French Open 2014: Prize Money Increase Shows Tennis’s Steady Health

 @JasonLeMiere
on May 28 2014 2:02 PM
Rafael Nadal
World No.1 Rafael Nadal has earned the biggest check at the French Open in eight of the last nine years. Reuters

In a trend that continues to dispel the myth of tennis’s financial ills, those currently battling it out at the French Open in Paris can again look forward to improved paychecks at the climax of a Grand Slam. Like the three other marquee events on the tennis calendar -- the Australian Open, Wimbledon and the U.S. Open -- Roland Garros has continued to bolster its payouts year-on-year.

That fact may surprise many in the U.S. where the sport’s profile has taken a hit since homegrown stars Pete Sampras and Andre Agassi were at the top of the rankings and household names through much of the 1990s. Instead, there is plenty of evidence that tennis’s expanding popularity across the globe has the sport in sturdy health.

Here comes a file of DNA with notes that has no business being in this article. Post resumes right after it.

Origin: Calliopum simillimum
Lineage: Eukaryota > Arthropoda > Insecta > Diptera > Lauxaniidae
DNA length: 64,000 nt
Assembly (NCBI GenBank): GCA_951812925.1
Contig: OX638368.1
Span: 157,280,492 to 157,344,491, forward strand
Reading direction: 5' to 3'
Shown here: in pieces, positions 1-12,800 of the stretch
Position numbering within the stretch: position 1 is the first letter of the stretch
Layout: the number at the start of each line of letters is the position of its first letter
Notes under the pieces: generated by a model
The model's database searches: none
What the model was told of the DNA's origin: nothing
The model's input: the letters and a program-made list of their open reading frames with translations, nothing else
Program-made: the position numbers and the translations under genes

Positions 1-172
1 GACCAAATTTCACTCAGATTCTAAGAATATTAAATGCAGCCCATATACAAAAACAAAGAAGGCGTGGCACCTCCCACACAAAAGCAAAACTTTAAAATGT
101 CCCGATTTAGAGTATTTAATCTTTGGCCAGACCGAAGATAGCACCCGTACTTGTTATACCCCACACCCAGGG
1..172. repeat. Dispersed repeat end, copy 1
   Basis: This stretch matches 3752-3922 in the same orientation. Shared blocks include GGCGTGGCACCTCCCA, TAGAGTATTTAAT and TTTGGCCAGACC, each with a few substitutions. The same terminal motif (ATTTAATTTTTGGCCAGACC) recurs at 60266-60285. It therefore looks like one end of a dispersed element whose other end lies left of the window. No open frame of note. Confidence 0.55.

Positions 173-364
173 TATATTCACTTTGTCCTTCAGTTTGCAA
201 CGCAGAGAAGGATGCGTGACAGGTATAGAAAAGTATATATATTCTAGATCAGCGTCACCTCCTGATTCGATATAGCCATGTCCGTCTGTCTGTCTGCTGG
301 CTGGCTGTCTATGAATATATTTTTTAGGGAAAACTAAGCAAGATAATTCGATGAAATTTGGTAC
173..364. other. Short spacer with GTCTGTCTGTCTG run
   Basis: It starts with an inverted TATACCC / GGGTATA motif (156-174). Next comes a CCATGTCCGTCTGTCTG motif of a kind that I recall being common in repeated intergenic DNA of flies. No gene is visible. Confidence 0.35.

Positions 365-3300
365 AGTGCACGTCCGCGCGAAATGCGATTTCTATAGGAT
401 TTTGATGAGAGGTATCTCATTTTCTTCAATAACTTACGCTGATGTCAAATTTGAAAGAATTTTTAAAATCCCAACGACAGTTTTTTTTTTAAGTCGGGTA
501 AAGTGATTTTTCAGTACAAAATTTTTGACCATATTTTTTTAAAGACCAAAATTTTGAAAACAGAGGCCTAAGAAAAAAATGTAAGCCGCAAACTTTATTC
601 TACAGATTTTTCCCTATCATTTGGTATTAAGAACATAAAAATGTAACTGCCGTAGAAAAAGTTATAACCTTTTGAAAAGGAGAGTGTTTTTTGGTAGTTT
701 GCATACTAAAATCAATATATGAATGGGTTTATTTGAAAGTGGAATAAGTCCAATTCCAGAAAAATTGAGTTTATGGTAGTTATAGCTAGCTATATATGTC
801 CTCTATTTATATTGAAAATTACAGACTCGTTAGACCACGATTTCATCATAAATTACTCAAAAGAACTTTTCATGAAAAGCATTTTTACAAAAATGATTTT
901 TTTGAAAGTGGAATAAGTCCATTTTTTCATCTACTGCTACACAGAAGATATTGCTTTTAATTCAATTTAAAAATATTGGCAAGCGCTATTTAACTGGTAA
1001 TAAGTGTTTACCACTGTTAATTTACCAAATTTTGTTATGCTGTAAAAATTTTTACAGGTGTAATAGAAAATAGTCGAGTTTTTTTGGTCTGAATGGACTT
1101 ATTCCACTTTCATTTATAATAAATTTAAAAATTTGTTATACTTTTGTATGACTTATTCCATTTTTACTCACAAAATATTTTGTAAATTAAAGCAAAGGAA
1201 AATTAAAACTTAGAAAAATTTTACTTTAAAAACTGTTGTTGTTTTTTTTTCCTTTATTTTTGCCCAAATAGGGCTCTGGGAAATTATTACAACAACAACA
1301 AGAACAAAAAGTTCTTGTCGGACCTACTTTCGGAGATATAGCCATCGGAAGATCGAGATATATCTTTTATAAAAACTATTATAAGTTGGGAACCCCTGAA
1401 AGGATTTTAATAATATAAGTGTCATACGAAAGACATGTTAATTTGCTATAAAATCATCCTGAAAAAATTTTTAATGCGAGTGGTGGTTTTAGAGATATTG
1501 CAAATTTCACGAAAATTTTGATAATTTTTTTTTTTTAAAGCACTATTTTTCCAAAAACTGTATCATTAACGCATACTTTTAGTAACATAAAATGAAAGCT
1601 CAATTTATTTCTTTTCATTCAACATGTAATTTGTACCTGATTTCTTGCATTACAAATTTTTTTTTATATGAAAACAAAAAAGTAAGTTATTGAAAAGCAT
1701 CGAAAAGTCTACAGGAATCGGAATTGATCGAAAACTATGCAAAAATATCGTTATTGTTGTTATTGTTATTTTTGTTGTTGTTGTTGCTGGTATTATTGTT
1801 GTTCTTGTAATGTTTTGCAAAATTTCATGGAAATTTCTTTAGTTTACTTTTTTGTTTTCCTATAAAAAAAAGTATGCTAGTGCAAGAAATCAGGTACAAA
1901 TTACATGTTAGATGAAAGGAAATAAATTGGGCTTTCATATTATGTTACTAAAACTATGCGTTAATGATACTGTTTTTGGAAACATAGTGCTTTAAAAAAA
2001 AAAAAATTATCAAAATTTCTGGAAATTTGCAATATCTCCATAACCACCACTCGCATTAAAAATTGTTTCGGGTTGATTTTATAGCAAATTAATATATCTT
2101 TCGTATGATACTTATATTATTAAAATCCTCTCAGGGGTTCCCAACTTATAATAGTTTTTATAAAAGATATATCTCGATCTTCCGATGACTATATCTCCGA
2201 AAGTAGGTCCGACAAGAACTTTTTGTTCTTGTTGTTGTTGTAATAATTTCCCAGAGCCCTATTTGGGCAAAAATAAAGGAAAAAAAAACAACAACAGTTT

In the past two years, all four Grand Slams have dramatically increased their prize money. The French Open purse was boosted this year by $4.1 million to a total of $34 million. Wimbledon, which will take place at London’s historic All England Club next month, recently announced that their prize money is increasing by 10.8 percent to $42 million. That follows a staggering leap of 40 percent from the previous year. At the Australian Open earlier this year, the prize fund was increased from $20.3 million to $22 million.